^ 6.The Mishnah Berurah 125:1 mentions both opinions and in section 66:17 he writes that in practice one may not respond the verse Yimloch while in the middle of Birkot Keriat Shema, for that is the opinion of most Acharonim, and so rules the Yechaveh Da’at 6:3. That is also the law concerning reciting this verse in the middle of the prayers of supplication after the Amidah (Elokai Netzor), as explained in Mishnah Berurah 122:4. However, Aruch HaShulchan 66:6 writes that this matter is left unresolved and one may do as he pleases. After bringing many Acharonim who maintain that Yimloch is not part of the main section of Kedushah, Kaf HaChaim 66:18 (and section 122:1 and 124:17), writes that Yimloch is, indeed, considered part of the Kedushah, as can be inferred from Sha’ar HaKavanot. This issue also has halachic significance pertaining to one who is in the middle of reciting the Shemoneh Esrei, whether he must also be quiet during Yimloch. See Aruch HaShulchan 104:13.
^ 7.The Bei’ur Halachah 125 s.v. "Ela" writes that if the chazan starts the verse before the congregation finishes saying it, he is considered to be reciting it in a minyan. However, if even then they will not hear him, the Bei’ur Halachah is uncertain as to whether the chazan may recite the verses after the congregation has finished, for perhaps because he is saying them in order to fulfill the obligation of the people listening, he need not say them with ten people, and it is enough that ten people hear him to be considered reciting them in a minyan. He leaves this matter unresolved. Divrei Yosef 13 writes that the chazan must say the verses with the congregation. However, Beit Yehudah, part 2, 3, writes that we are not strict that the chazan recite the verses with the congregation and that is also implied from Igrot Moshe, Orach Chaim 3:4.
When a person is praying the Amidah and silently stops so as to hear the chazan recite the Kedushah, as explained in Shulchan Aruch 104:7, yet does not succeed in hearing him, the Levushei Mordechai, part 1:17 writes that he should have kavanah to hear a congregant instead. However, many poskim maintain that since the people in the congregation do not have kavanah to fulfill him in his obligation, this is not effective. Therefore, if he cannot hear the chazan, it is best that he continues praying the Amidah. So is written in Kaf HaChaim 104:36 and implied in the Igrot Moshe there.
^ 8.Bei’ur Halachah 127:2, s.v. "Aval" writes that if he remembers in the middle of the berachah that he began Shalom Rav in Shacharit, he must go back and correct it as long as he did not finish the berachah, because the wording of Shalom Rav is short and lacks some of the content mentioned in Sim Shalom. However, if in Ma’ariv someone realizes in the middle of the berachah that he mistakenly started Sim Shalom instead of Shalom Rav, he need not go back and correct it because Sim Shalom includes the wording of Shalom Rav. The Nusach of most Chassidim is to recite Sim Shalom every day in Minchah. It seems that the reason for this is because on fast days Birkat Kohanim is recited in Minchah, since there is no concern of intoxication then. If so, we see that essentially, it is befitting to recite Birkat Kohanim in every Minchah when there is no concern of intoxication; therefore, it is appropriate to recite Sim Shalom.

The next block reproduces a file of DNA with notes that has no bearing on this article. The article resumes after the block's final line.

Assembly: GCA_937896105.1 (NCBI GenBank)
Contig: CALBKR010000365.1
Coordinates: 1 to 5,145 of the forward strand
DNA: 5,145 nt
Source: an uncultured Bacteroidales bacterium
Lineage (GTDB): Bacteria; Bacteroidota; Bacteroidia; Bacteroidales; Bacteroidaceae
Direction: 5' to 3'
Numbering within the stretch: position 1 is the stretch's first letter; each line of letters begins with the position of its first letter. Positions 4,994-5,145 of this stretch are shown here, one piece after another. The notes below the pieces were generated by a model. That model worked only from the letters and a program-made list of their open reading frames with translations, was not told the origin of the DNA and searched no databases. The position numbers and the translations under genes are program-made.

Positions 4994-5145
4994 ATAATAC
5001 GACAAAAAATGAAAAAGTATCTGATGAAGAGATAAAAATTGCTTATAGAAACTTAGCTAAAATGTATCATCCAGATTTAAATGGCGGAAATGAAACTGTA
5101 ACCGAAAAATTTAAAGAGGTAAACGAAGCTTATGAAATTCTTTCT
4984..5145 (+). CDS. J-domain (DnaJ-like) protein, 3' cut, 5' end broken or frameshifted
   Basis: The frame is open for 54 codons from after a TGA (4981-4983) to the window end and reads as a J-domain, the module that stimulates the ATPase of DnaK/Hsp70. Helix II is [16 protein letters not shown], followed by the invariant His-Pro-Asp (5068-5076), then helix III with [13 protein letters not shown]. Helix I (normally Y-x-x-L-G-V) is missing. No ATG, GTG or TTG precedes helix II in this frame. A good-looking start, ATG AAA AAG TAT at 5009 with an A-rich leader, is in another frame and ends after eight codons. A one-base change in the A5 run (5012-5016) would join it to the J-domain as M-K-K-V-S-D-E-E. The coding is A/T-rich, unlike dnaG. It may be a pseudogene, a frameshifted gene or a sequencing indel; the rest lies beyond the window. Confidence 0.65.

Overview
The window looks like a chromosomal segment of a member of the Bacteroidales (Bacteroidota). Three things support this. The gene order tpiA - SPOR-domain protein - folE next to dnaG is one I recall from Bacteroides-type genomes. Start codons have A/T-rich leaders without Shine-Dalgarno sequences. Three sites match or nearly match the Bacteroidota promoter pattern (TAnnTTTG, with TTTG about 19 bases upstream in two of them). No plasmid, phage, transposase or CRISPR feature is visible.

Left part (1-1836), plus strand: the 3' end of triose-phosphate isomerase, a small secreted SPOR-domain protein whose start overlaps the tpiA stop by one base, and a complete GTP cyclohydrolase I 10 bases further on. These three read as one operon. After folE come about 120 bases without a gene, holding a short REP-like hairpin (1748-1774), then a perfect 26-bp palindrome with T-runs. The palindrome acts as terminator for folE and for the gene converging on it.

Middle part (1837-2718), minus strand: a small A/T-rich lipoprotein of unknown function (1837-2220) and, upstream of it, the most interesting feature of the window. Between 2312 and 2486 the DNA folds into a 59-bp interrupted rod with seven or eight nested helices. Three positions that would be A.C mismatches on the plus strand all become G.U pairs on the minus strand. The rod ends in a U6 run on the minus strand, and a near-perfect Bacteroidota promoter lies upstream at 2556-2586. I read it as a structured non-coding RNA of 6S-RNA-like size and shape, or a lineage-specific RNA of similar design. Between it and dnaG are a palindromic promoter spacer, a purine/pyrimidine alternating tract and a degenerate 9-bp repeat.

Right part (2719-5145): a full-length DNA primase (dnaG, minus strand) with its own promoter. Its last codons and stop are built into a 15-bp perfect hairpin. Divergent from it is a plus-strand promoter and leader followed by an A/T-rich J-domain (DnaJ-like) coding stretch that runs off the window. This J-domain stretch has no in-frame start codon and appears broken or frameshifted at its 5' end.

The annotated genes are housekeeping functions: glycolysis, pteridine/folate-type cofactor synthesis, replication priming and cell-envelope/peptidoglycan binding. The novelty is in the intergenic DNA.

^ 9.The Shulchan Aruch 126:3 writes that a chazan who forgot to recite Ya’aleh V’Yavo in the Amidah repetition on Rosh Chodesh or Chol HaMo’ed does not repeat it. Although an individual must repeat his prayer following such a mistake, nevertheless, a chazan does not, since subsequently in Musaf, the specialness of the day is mentioned and therefore, so as not to trouble the congregation, we do not compel him to repeat Chazarat HaShatz. However, if he has not yet finished praying, he returns to Retzeh in order to insert Ya’aleh V’Yavo, for that is not such a big bother to the congregation. A chazan who errs in his silent Amidah does not need to repeat his prayer, since he fulfills his obligation in the Amidah repetition (Shulchan Aruch 126:4).
^ 10.Some say that when this individual, to whom the congregation agrees to respond, finishes Tachanun, he says Half-Kaddish, and when he concludes U’va L’Tzion, he says Kaddish-Titkabal. So write Kaf HaChaim 56:37 and Ishei Yisrael 34:4. The Hagahot Ish Matzliach on section 69 writes that some say that Kaddish-Titkabal is recited only when at least three people did not pray, and others say that it is only recited when six people who did not pray are present. Each community follows its own customs. As it seems, the prevalent minhag is to recite the Kaddishim after the Amidah only for six people who did not pray.
In principle, if the person who did not yet pray is unable to pray aloud, someone else may be chazan for him, say the Kaddish and Barchu for him, and start the first three berachot of the Amidah out loud. Afterwards, that chazan who prayed for him must finish the rest of his prayer silently (see Rama 69 and Mishnah Berurah 17).
^ 11.If six people start reciting the Amidah with the hope that four others will eventually join them, and indeed, after they conclude their silent prayer, four people who already prayed arrive and are willing to complete the minyan, according to the Radbaz, since when they prayed silently there was no minyan, they cannot recite the Amidah repetition. Many poskim maintain, however, that since they assembled in order to pray in a minyan, they hoped that people would arrive to complete their minyan, and they even comprised most of a minyan, so they may recite Chazarat HaShatz. So writes Har Tzvi Orach Chaim 1:51 and Yalkut Yosef 69:1.